Third base might be the most talent-rich position in the infield right now, with MVP Award candidates manning the hot corner around both leagues.
Jose Ramirez proved in 2018 that power doesn't necessarily preclude versatility, as the Indians' star infielder continued to blossom into one of the game's best all-around players, putting together the Majors' first 30-30 season since 2012, along with Mookie Betts. But Ramirez isn't alone among the cream of the crop. The hot corner is the only position in MLB.com's 2019 fantasy rankings where at least three everyday players at the position rank among the top 11 overall fantasy players. Here's a breakdown of where those players stand, and the value that they carry.
Tier 1: Ramirez, Nolan Arenado
Fantasy players won't find much more top-heavy production than at third base, where Ramirez and Arenado could be the long-term difference in playoff berths and eventual championships.
Ramirez certainly presented cause for concern during the second half last year, when he hit just .218/.366/.427 with only 10 of his 39 homers, but his overall body of work made him an American League MVP Award finalist. One thing fantasy players can count on with J-Ram is durability: He's played in at least 152 games in each of the past three seasons and hit .300/.375/.533 over nearly 2,000 plate appearances in that stretch while also accumulating 19.2 Wins Above Replacement, per FanGraphs, behind only Mike Trout, Betts and José Altuve -- each of the past three AL MVP Award winners.
Arenado has been nearly as consistent health-wise -- only five players have played in more games since his breakout year in 2015. He battled a right shoulder injury for more than a month down the stretch, but Arenado insisted that it didn't affect his hitting mechanics, and he still played in all but six games while leading the National League in homers for the third time in the past four years. In fact, Steamer projects Arenado will lead the NL again in '19, with 37. It's also worth considering that Arenado is entering his final season before free agency and will have much more to play for than ever before.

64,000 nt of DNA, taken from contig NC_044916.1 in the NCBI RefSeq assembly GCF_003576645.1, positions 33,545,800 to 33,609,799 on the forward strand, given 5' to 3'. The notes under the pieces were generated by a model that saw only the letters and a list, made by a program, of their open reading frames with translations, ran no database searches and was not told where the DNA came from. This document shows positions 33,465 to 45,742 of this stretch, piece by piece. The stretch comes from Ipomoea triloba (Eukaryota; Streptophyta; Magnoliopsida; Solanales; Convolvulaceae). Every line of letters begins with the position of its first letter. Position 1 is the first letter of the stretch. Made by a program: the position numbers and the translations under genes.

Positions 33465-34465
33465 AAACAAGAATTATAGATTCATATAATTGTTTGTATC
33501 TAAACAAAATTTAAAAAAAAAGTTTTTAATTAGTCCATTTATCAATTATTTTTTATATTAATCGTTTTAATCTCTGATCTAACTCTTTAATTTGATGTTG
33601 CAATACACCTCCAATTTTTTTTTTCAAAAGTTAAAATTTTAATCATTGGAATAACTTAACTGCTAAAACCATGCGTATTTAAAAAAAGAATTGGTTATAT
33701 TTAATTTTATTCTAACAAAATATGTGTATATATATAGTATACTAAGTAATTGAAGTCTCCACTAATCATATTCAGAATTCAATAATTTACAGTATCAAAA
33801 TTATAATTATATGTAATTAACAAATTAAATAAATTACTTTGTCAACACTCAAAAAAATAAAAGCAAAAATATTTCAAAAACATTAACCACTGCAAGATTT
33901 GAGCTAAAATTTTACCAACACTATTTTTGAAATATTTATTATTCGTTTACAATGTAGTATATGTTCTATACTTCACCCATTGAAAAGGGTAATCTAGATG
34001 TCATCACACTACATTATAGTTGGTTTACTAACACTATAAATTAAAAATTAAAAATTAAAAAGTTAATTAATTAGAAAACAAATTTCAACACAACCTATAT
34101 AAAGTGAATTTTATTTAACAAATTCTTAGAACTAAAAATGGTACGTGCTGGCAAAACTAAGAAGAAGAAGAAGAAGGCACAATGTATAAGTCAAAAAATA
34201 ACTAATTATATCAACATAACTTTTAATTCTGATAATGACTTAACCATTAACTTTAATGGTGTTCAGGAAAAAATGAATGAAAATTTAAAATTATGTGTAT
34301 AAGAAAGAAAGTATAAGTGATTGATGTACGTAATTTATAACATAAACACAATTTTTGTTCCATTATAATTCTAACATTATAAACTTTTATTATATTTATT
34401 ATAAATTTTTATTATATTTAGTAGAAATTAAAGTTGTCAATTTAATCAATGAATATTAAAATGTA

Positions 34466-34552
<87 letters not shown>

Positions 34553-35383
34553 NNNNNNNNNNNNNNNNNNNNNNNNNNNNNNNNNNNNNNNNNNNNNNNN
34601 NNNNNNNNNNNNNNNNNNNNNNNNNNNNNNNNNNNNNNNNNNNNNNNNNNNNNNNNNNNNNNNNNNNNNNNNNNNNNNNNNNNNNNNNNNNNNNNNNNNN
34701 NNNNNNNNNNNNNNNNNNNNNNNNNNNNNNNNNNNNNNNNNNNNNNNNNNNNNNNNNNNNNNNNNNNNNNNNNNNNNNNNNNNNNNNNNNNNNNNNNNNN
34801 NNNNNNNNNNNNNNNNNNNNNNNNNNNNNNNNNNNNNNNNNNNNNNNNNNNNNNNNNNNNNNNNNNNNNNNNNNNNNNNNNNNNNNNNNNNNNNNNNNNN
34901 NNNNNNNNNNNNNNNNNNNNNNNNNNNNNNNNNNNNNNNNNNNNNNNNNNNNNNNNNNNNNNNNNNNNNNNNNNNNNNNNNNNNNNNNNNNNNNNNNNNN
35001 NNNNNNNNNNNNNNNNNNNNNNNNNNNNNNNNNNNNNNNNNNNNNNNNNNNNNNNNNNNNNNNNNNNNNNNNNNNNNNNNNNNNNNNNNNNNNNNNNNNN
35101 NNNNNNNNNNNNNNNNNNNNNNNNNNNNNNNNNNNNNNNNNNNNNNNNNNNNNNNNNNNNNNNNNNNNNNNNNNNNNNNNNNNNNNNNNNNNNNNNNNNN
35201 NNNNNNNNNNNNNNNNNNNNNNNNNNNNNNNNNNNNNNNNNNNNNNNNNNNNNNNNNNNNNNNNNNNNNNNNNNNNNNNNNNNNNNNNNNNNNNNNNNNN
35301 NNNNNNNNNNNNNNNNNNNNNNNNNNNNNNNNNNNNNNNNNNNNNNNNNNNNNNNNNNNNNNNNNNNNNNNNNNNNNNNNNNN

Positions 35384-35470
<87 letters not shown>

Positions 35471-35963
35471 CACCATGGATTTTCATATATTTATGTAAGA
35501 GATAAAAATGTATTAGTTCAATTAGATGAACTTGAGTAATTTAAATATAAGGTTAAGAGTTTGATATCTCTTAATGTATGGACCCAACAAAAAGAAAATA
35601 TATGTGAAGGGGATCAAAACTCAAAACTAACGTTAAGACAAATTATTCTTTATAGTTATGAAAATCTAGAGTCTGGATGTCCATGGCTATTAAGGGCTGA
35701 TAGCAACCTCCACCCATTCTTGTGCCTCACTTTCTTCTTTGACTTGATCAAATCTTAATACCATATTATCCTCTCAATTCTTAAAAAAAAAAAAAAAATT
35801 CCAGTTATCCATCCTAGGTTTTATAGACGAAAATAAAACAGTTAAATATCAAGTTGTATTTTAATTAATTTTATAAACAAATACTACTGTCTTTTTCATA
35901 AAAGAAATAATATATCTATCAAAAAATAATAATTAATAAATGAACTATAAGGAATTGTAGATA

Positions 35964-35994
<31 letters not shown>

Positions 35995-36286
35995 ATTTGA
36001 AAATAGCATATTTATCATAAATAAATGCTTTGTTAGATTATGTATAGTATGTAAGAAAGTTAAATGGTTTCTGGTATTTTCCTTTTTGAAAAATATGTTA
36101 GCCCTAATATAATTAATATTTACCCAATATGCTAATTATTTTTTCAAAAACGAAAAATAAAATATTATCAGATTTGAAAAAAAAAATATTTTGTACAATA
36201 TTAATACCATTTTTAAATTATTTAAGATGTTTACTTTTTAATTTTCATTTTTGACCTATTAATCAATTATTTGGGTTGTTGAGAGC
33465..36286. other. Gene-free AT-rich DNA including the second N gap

Bregman's plate discipline took a significant step forward in 2018, which may have helped translate to his Astros-best 31 home runs. Bregman cut his strikeout rate almost in half from his rookie year in '16, down to 12.1 percent, while nearly doubling his walk rate, from 6.9 to 13.6 percent. Both marks ranked among the 15 best among 140 qualified hitters, according to FanGraphs. If those numbers stay in the same ballpark or continue to improve, Bregman's fantasy stock as an on-base machine will be incredibly valuable. He is listed as MLB.com's No. 11 fantasy prospect.
Bryant, on the other hand, faces an array of question marks for a Cubs club that is about to begin a season of high pressure. The star third baseman hasn't replicated his eye-popping fantasy numbers from his 2016 NL MVP Award season, and last year he battled lingering left shoulder inflammation, which limited him to just 102 games. Even when he was on the field, Bryant's effectiveness was not at the elite level fantasy players have become accustomed to expecting. He hit a career-low .272 with just 13 homers.
Rendon was quietly one of the Majors' best players through the lens of analytics, putting together 6.3 fWAR, tied for eighth-highest and greater than that of Arenado and Manny Machado, and 140 wRC+, which was 10th-highest. Suarez also continued a promising trend with yet another breakout campaign, though his 23.4 percent strikeout rate could be a red flag. When he was healthy, Turner (who was limited to 103 games) remained the best hitter on the NL's best team, though Steamer projects a slight regression for the 34-year-old.
But the biggest question mark at the entire position -- if not the whole game of fantasy baseball -- might be Guerrero, who comes in at No. 45 in MLB.com's overall rankings. Touted as potentially the best prospect of all time, the 19-year-old sliced up Minor League pitching last year to a gaudy slash line of .381/.437/.636 with 20 homers in just 95 games, and Steamer projects that he will pick up right where he left off, forecasting 22 homers and an .879 OPS from the superstar prospect. One downside in drafting Guerrero in the first rounds is that he likely won't break camp with the big league club.
Even in the later rounds, fantasy players should be able to find true value while they fill out the last holes of their rosters. All but Donaldson in Tier 4 produced at least 24 homers in 2018, and they are all projected by Steamer to reach that figure in '19, Donaldson included.
Moustakas remains a free agent, but he's likely to land a job at some point before Opening Day. He's consistently a reliable power threat and could be had deep into drafts. Andujar was not only the runner-up for the AL Rookie of the Year Award -- he was also the life of the Yankees' lineup for much of the late summer while Aaron Judge battled his way back from a right wrist fracture. Donaldson will be looking to re-establish his value back to an MVP-caliber level on a one-year contract with the ambitious Braves after missing much of last season with a left calf injury. Shaw has blossomed into one of the position's premier power hitters, and he could add versatility if Milwaukee continues to move him around the diamond. And although Chapman is better recognized for his defensive wizardry, he still slugged .508 last year and is projected to be worth a .797 OPS in '19.